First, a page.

Milana Vayntrub at WonderCon in March 2019. Photo by Gage Skidmore.
You probably never considered that Lily, the AT&T pitchwoman, might have a last name (the character is Lily Adams) – let alone that she might be a real person.
Meet Milana Vayntrub, the very real person and actor best known for playing Lily. Her true-life story is inspiring. Its most recent chapter is also an infuriating demonstration of how today’s media machinery treats real people, especially women, like meat. It tosses them to the online jackals for the entertainment of all.
Vayntrub attracted attention last week with an emotional Instagram livestream, later posted to Twitter, describing her pain at the endless stream of sexually themed abuse she receives online. Some trolls are circulating old photos taken of her at a college swimming party. Others are using faked photos. All are gross; none are welcome.
Naturally, some of the trolls were happy to share their poison in the comments that appeared on screen while the 33-year-old actor shared her feelings.
“I’m hurting, and it’s bringing up a lot of feelings of sexual assault,” Vayntrub said. “And I am just walking my dog and getting messages from people who have distorted my pictures to get likes on their accounts.”
I don’t know her personally, but I very much doubt that Vayntrub is some sort of delicate flower. Her family, of Russian Jewish ethnicity, left Uzbekistan when she was a toddler, as the Soviet Union was breaking apart. Her parents settled in West Hollywood as refugees. Vayntrub, who is now an American citizen, started acting in Mattel Barbie commercials as a 5-year-old. She told an interviewer years later that her career started because “we were really poor.” She earned her GED after dropping out of Beverly Hills High School and went on to earn a degree in communications from the University of California, San Diego.
Vayntrub has worked steadily, if not famously, for pretty much her entire life. As well as an actor, she is also a writer and a stand-up comic. In that 2015 interview, she explained that she secured a manager due to the success of her web series “Live Prude Girls,” which included sketches and interviews. She had a 2016-17 role as Sloane Sandburg on the popular TV series “This Is Us”; voiced several roles, including Peppa Pig, in the satirical animated series “Robot Chicken”; and is the voice of Doreen Green, aka Squirrel Girl, a Marvel superhero.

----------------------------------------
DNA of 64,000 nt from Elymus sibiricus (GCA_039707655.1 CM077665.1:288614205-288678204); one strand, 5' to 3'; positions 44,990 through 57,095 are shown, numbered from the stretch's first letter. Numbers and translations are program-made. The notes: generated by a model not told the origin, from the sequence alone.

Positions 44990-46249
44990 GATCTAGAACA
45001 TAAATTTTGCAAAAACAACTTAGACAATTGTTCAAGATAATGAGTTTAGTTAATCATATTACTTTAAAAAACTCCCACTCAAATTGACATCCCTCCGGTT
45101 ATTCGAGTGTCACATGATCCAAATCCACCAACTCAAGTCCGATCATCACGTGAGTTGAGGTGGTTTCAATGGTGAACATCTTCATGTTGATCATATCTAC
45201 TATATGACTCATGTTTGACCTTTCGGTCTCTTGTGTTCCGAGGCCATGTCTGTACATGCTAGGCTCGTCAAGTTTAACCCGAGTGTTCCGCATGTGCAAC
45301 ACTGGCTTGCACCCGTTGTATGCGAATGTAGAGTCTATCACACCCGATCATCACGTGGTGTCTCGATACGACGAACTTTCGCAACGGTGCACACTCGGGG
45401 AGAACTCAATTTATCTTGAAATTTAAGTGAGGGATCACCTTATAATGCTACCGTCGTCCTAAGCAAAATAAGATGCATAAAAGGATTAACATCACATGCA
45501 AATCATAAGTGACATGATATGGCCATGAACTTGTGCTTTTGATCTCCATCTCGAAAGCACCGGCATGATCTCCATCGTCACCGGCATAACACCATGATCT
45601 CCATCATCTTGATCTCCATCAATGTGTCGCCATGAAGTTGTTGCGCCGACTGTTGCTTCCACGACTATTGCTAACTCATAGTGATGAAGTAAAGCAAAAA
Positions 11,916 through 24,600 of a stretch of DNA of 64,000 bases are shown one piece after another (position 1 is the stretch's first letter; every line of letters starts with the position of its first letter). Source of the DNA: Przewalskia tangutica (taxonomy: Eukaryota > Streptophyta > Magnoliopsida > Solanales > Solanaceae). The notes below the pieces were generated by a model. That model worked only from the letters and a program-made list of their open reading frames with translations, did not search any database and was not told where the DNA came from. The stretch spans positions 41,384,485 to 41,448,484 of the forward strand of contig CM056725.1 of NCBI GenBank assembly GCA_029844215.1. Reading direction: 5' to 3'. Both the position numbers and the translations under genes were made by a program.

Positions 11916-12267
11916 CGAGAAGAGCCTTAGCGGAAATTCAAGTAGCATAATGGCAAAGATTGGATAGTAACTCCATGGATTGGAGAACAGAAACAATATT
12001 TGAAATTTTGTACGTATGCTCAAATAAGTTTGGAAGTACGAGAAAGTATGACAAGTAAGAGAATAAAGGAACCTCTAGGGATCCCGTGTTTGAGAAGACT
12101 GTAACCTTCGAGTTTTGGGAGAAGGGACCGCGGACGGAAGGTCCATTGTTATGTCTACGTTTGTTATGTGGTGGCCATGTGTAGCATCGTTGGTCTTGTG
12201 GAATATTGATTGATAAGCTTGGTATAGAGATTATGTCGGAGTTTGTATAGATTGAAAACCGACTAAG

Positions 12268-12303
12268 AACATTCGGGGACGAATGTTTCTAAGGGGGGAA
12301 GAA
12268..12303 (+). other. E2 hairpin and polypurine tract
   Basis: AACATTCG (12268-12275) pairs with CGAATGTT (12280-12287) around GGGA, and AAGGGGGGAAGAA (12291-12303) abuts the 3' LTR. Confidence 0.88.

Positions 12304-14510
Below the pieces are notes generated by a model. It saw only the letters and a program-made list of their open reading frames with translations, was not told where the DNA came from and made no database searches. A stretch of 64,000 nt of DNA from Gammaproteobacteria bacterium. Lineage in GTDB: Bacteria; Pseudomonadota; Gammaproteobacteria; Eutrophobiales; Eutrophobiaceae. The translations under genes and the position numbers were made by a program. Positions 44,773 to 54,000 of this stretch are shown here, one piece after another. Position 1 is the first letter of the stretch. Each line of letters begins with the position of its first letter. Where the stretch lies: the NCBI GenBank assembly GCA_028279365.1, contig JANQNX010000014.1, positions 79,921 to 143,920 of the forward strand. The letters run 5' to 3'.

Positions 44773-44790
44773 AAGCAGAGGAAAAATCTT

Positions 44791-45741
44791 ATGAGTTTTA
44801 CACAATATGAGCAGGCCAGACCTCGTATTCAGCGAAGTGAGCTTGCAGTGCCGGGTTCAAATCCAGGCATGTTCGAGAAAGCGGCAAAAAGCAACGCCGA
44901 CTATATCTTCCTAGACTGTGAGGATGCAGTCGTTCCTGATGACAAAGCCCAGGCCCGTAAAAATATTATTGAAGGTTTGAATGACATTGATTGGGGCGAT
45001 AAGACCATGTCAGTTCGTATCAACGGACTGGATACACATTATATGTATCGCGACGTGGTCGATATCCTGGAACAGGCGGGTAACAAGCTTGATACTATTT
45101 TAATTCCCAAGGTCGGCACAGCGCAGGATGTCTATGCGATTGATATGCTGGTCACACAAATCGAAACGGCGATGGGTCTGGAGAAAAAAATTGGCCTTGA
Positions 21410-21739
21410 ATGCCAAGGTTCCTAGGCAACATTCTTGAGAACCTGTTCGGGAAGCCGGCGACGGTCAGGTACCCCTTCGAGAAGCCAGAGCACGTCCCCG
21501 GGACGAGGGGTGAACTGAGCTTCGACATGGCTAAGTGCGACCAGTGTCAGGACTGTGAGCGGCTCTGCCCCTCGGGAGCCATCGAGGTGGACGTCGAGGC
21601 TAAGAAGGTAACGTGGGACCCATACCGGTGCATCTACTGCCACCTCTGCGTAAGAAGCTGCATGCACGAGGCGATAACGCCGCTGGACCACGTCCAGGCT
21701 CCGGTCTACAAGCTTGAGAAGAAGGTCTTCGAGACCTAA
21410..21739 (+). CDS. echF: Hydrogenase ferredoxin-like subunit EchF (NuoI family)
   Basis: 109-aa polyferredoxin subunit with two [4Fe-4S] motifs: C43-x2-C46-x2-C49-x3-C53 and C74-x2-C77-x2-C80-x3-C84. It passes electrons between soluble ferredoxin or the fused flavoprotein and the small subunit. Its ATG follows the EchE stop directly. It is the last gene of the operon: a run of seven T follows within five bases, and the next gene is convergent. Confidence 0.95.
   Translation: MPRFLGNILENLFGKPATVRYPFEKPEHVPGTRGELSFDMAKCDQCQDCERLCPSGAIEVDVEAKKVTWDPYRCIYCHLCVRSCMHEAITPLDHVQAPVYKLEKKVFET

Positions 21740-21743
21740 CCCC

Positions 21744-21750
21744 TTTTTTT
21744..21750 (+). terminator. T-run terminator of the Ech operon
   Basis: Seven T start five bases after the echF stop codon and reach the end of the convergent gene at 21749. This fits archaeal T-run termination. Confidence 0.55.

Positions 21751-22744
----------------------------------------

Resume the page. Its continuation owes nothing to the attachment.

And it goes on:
A lot of being an actor who isn’t an A-list celebrity is doing whatever you need to do to pay the bills and keep your career moving forward. To succeed as a working actor in 2020, however, it isn’t enough to have solid chops, the right look, a great agent and a few lucky breaks – though you still need these. Producers, directors, studios, advertisers and casting agents also often want you to bring your own audience to the project, in the form of social media followers. The more, the better. How you get them is your problem.
At the root of that problem lies the algorithms employed by the Four Horsemen of the Creepocalypse: YouTube, Facebook, Twitter and Instagram. Those algorithms provide exposure for celebrities and wannabe celebrities based on “engagement.” The algorithms neither know nor care whether a user is attractive or ugly, funny or boring, wise or moronic, loving or hateful. They only respond to how many viewers interact with the content the user posts. An interaction can be something innocuous, such as a “like” or a “reaction.” It can also be something potentially much more personal, and occasionally abusive – such as a comment, or a user sharing or retweeting the post with offensive material added. And, as Vayntrub noted, reporting and blocking every inappropriate commenter is impractical when actors face a tidal wave of such unwanted forms of engagement.
Public personalities are relentlessly encouraged – or sometimes required by their employers – to engage with their audience, especially online. This is the exact opposite of what parents used to teach children about not talking to strangers, but the social media algorithms demand it. I doubt there is a single woman reading this post who does not know exactly where such interaction inevitably leads.